Node Virtualization: Can the application address any database node, regardless of the request? This is often referred to as multi-master.
Compute Mobility: Can a database compute node be moved to another server, without shutting down the database?
Data Mobility: Can database files be moved to another device or storage node, without shutting down the database?
These criteria provide a convenient and visual way of representing advantages provided by each approach to virtualization and therefore the degrees of virtualization offered by each approach.
Degrees of Database Virtualization
There are a variety of ways to virtualize the database, each with its own collection of benefits. Since the database function is comprised of compute (CPU and RAM involved in processing database requests) and storage (files or blocks containing the data). The compute and storage can be virtualized together or independently of each other. The different approaches to virtualization are discussed below and each is awarded the icons that represent the database virtualization advantages they deliver.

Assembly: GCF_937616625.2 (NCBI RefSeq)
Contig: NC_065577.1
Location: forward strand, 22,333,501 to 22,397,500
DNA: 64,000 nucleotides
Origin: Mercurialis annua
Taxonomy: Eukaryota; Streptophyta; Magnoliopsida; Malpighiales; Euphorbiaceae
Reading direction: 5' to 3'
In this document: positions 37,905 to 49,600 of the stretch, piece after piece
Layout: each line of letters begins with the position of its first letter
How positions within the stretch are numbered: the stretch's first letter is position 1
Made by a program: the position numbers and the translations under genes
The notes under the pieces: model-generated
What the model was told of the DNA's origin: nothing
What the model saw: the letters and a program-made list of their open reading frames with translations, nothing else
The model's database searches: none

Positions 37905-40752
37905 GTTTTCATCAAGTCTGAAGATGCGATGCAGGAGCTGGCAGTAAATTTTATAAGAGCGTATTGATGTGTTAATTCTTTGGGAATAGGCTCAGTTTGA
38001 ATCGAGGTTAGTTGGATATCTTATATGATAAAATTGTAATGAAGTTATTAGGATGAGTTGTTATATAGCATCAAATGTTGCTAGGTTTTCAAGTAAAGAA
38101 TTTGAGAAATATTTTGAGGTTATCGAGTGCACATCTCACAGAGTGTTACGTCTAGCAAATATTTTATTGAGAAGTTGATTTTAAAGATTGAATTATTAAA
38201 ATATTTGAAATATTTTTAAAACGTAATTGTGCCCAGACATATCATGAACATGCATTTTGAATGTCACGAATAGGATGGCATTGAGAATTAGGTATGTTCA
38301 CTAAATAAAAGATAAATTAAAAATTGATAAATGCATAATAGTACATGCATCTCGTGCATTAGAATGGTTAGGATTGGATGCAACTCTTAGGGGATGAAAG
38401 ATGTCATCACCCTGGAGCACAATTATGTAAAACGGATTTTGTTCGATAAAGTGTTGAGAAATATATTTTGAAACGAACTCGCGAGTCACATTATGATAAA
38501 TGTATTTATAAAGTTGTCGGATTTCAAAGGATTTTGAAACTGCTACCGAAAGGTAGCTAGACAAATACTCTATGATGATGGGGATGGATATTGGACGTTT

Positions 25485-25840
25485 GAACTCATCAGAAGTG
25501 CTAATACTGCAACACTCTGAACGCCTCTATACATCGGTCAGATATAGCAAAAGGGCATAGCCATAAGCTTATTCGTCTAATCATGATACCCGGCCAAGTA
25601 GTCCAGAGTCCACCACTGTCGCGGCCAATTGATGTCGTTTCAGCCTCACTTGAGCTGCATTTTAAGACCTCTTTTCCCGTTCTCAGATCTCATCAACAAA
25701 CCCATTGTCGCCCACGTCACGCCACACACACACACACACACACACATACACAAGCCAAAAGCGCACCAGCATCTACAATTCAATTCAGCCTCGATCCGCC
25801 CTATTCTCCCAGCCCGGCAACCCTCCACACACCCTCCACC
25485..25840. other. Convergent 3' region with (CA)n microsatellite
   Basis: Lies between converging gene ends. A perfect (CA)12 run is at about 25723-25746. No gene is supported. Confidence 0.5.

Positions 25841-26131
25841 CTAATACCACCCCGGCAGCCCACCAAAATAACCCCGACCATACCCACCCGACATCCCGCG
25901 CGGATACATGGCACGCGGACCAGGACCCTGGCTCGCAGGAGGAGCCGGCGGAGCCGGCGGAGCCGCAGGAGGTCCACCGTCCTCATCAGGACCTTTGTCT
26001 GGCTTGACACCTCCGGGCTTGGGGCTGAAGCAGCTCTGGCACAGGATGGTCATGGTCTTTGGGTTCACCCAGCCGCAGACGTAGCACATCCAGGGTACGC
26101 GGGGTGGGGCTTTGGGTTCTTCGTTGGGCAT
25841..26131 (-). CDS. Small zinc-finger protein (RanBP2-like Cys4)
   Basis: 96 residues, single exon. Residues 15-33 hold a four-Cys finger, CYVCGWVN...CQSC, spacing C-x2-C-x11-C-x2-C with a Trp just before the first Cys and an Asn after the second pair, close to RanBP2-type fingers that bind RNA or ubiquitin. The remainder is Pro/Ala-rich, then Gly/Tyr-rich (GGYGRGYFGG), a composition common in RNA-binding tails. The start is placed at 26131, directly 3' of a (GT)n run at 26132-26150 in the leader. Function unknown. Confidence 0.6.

Running the Database in a Virtual Machine:
This simply means running a single instance of the database executable on top of a virtual machine. This enables you to release unused compute and storage to the pool of virtual resources, when the database is not fully utilizing them. On a dedicated server—because the server is sized for peak usage—it is not uncommon for the database to only consume an average 10% of the server’s capacity. The ability to pool and repurpose these resources is a good first step toward database virtualization.
The inverse of this perspective, is allocating pooled resources to the database, as needed. For example, increasing the memory, disk or CPU available to the database. This is nothing more than the inverse perspective or pooling unused resources—two sides of the same coin—but this is a perspective that is often used to describe the benefits of virtualization, earning it a mention here.